General Horse And The Package Of Doom

PC, Linux

Is FMV lunacy General Horse And The Package Of Doom any good? No? Yes? The best game of all time? Somehow it doesn’t seem important. General Horse And The Package Of Doom exists, and that is all it ever needed to do.

This is an FMV game made on what I’m going to guess was a budget of about 74p, a glorious cobbling together of cardboard props, dressing-up-box costumes, astoundingly dodgy green-screen, and some of the finest Sharpie-drawn tattoo work you’ll likely ever see. The Croatian team features upward of no professional actors, all giving it their absolute minimum effort, while wearing some splendid wigs, and I strongly suspect being drunk most of the time they were filming. What’s not to recommend here?

General Horse, as you’ll likely have guessed, is the last remaining military postman in the galaxy. So it’s up to him alone to deliver a mysterious package to Station 8, a former space station that grew so big it’s now considered a planet. On the way he needs to warp between seven other planetary bodies, with the option to land on each and explore, along with other random incidents occurring between. As you go you need to manage your levels of food, fuel and health, by bargaining with others, discovering supplies, or getting into space fights.

And it’s all delivered just so spectacularly… badly-well? Our conventional Earth languages don’t have the capacity to describe this adequately. I mean, every single scene goes on for far too long, is packed with awkward stretches of silence and/or stumbled lines, or “actors” crashing their lines, and ultimately makes little to no sense. I loved them. It certainly helps that General Horse has such dreamy eyes.

There’s a Western-style planet, complete with duels at noon, felt-tip moustaches, and opportunities to gain fame. Brilliantly they didn’t think to get wind guards for the mics here, so you have to pick the dialogue out of the gusts. But there are special effects too! The rocket in the background! The laser blasts from guns!

So many of the locations are wonderful. The Western-themed area above appears to be some abandoned film lot perhaps. There’s a bar on a space station that’s filmed in what looks like a ruined restaurant, overgrown with moss and weeds, the bar stools looking like something from a post-apocalyptic scene.

I love that I can’t tell how much is by design, and how much is because this is the absolute best they would ever be able to do it. I suspect it’s the latter fuelled by the former. The game’s website perfectly captures this, a grotesquely Geocities-style monstrosity, written in rainbow coloured Comic Sans. The store blurb, meanwhile, boasts of its “highly intelligent humour” and “method acting”.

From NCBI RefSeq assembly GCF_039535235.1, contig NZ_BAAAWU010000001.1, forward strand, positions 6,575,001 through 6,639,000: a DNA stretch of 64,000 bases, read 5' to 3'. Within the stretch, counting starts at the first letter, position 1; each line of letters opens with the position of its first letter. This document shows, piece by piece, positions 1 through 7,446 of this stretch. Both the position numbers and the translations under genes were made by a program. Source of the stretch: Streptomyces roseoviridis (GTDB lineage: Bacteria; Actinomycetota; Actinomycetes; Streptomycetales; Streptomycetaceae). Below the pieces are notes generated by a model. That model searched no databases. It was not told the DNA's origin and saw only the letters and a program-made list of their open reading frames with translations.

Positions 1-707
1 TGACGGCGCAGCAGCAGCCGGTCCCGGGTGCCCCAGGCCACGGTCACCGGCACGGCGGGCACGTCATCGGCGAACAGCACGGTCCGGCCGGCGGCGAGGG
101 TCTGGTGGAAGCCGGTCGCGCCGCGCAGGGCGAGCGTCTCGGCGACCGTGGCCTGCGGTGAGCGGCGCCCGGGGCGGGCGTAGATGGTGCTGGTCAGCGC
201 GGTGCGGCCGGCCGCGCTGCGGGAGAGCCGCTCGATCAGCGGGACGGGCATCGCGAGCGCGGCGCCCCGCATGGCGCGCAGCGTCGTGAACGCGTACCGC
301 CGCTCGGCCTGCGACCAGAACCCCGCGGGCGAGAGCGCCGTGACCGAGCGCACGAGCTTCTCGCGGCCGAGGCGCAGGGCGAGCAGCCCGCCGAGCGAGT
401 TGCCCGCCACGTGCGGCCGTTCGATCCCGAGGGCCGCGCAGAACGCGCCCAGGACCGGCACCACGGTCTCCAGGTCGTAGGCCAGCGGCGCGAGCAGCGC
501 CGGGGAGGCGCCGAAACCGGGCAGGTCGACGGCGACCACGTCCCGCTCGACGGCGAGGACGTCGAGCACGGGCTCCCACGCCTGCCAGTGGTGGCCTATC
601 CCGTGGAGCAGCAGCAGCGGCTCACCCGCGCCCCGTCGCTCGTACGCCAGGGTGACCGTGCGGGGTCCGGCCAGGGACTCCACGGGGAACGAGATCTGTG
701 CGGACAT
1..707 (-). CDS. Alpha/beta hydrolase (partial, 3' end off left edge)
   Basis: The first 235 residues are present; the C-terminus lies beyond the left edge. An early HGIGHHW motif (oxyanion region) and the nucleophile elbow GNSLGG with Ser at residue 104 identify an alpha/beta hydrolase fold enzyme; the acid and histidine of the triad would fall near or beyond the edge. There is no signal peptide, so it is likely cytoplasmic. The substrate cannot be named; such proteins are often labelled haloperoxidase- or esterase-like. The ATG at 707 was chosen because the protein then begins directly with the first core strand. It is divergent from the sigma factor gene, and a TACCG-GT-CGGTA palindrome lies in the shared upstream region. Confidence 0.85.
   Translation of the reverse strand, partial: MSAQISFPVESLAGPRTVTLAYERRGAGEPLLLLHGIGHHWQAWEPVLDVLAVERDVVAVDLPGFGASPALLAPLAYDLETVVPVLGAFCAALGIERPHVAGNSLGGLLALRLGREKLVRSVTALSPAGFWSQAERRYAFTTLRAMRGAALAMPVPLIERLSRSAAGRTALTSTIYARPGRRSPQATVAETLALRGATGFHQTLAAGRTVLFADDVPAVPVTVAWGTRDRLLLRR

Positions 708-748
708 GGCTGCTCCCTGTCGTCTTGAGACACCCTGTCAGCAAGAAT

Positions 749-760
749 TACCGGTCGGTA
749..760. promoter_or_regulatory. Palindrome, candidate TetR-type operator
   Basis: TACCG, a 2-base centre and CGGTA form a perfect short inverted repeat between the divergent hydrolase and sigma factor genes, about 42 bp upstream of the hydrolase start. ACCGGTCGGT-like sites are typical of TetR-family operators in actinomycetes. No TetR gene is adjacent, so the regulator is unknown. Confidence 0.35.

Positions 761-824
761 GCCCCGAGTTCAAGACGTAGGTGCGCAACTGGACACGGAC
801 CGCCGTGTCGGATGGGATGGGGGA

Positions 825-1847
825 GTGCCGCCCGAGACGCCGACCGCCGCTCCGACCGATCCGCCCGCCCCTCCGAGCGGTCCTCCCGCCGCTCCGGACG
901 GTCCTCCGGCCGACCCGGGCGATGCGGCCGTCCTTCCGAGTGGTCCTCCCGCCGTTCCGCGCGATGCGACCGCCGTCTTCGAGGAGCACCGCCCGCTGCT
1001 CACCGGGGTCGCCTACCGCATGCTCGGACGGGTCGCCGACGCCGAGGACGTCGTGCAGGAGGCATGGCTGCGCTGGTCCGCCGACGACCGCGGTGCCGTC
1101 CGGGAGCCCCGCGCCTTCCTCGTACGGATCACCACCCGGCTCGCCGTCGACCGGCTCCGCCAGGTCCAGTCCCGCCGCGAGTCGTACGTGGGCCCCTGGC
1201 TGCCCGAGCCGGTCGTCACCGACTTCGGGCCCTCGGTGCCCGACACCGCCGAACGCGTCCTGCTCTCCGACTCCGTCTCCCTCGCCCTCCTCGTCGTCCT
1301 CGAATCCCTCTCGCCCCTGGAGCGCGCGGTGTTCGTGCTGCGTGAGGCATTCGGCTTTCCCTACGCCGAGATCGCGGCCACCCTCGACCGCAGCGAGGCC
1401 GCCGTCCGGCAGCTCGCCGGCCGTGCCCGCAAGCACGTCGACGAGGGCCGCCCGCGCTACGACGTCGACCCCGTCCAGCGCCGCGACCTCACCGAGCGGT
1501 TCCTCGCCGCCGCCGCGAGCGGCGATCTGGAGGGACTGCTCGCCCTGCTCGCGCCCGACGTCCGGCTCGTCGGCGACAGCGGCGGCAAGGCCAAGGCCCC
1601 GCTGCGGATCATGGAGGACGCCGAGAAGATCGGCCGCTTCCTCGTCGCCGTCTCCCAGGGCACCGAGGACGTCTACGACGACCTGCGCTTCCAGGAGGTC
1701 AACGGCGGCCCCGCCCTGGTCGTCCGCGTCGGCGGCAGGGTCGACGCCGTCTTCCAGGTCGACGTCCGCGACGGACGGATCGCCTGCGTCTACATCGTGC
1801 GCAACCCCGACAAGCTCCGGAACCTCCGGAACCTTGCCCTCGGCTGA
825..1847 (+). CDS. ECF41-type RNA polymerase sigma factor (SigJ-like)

In fact it goes on,”Many of our high-quality actors were never even given their scripts. They were carefully guided to become their characters and then we just let the script happen.” This extends to the superbly broken English in places, faithfully captured in subtitles that seem to be going out of their way to mock the mistakes made by the team.

In between activities, during idle times on your ship, little skits will randomly play in. Maybe you’ll find an object in space that contains some peculiarity, like a tiny piano, or a shoebox filled with microscopic people. At one point Horse and the on-board computer (played by the same actor, naturally – hey, if it’s good enough for Picard…) have an argument over a book of stamps.

What else to tell you. The Space Police are floating oily blobs that endlessly consume donuts. There are costumes bordering on Vic Reeves territory. At one point you can relax in a hammock and read some Calvin & Hobbes. There’s a sequence about Horse’s birthday that seems to go on for over a month, as if some sort of endurance test for the player, to see how long they can put up with it before finding the ‘skip’ button. I made it to the end, but only by writing this paragraph during it. I was kind of expecting an achievement at the end. But no. Instead a haiku about pooping.

I cannot deny telling it to “get on with it” out loud quite a few times. It does drag on a bit too long. And it’s definitely odd these days to have a main character who’s smoking all the time. And yet, having finished it, the outtakes over the credits show me just how many scenes I hadn’t come across on my first journey across the galaxy. For instance, the man in the nappy.

It’s very sweary, and not exactly progressive. But it made me laugh a whole bunch, often with it, sometimes at it – but never without their laughing at themselves with me.

Is my life better for playing General Horse And The Package Of Doom? Unquestionably. It is it also worse? Very probably. Is there £7 worth of entertainment in here? It very much depends upon your definition of “entertainment.” If you love the idea of something that exists at the midpoint of Mystery Science Theater 3000 and The Room, then goodness gracious, is this the game for you.

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